Reducing Schedule Risks: Feature Branches

This content is syndicated from On Agile Leadership by Manfred Lange. To view the original post in full, click here.

Software development projects are subject to a number of risks. One of these risks is schedule risk. By this I mean that you may not be able to ship on time because of some nasty discovery while executing the project.

Of course you don’t know what you don’t know. You cannot foresee what you will discover as you work through the project plan (or backlog). No matter how much effort you put in planning your project, breaking down the stories, even running some spikes, you will find that you cannot totally eliminate surprises that add to your workload.

Although we cannot totally eliminate that risk there are techniques that help with mitigating it. Firstly you can build in an allowance for discovery into your plans. Some people would call it a buffer.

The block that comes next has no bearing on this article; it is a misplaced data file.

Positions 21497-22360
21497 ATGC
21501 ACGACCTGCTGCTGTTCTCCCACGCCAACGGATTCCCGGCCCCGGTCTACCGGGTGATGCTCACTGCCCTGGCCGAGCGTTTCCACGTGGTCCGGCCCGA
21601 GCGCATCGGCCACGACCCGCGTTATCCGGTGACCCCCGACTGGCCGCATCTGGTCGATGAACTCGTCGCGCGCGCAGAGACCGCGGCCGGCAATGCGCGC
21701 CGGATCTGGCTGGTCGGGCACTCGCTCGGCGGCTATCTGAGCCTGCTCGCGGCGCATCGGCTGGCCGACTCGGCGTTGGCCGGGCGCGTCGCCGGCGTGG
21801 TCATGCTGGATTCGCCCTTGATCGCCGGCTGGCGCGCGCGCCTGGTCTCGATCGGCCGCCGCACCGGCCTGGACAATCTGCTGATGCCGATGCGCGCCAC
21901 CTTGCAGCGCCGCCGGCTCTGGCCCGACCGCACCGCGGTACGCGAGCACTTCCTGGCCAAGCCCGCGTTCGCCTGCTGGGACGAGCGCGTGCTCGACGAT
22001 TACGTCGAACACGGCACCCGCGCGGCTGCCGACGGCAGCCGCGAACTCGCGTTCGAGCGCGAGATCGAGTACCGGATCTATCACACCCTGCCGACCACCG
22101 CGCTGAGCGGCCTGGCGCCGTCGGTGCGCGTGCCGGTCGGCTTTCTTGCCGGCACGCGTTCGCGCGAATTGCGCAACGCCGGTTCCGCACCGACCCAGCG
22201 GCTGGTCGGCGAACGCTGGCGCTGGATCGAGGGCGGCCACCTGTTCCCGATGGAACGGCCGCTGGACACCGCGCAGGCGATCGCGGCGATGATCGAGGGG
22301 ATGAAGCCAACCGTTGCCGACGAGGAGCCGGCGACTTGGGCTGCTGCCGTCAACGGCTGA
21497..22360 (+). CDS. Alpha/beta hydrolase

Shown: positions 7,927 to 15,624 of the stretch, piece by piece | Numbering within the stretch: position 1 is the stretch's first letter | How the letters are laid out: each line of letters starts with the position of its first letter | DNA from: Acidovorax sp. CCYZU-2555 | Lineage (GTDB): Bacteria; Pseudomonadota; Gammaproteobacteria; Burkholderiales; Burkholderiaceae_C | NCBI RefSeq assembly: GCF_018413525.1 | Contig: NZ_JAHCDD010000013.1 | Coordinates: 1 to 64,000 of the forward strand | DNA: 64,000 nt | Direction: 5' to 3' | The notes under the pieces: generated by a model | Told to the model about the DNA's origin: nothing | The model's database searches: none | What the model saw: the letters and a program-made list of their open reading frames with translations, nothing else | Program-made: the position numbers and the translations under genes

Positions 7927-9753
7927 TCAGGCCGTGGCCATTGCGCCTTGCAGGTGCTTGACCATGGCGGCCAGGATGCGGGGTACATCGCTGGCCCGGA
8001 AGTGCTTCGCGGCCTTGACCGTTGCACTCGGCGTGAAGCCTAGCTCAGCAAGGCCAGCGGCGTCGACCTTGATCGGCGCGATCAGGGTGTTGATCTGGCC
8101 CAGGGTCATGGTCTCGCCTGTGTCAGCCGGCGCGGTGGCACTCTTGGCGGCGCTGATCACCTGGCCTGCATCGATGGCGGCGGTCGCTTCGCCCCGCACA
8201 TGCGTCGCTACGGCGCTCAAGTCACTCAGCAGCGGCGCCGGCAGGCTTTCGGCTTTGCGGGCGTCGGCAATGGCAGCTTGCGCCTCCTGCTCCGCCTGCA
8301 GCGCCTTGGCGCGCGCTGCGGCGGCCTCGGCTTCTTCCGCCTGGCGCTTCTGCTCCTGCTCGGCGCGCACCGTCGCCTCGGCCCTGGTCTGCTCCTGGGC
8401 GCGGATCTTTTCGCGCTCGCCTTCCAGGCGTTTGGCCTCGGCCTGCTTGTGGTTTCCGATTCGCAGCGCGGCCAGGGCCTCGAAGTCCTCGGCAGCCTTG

A different option is to break your deliverable into multiple features. Often you will observe that most of the features are completed within the deadline while a small number may overrun. You will run into a problem, though, if you are using a single branch in the version control system (VCS) for your work. Your only option will be to deliver late once all features are complete.

Therefore a different approach is using feature branches. For each feature that you have scheduled you create a separate branch. Once the feature is complete you merge it back into your main branch, e.g. ‘trunk’ in Subversion. As you approach the deadline, e.g. the release date, you now have options. You can either ship with just the features that are complete or you wait until some or all of the remaining features are complete as well.

Of course this changes the scope of the release. However, if the features are worked on in their priority you may be able to ship the more important features even early or at least on time. This is sometimes a viable alternative to not shipping at all.

In the teams that I have worked with this approach is working quite well. There are a few more aspects to this but I’ll cover these in a future post.

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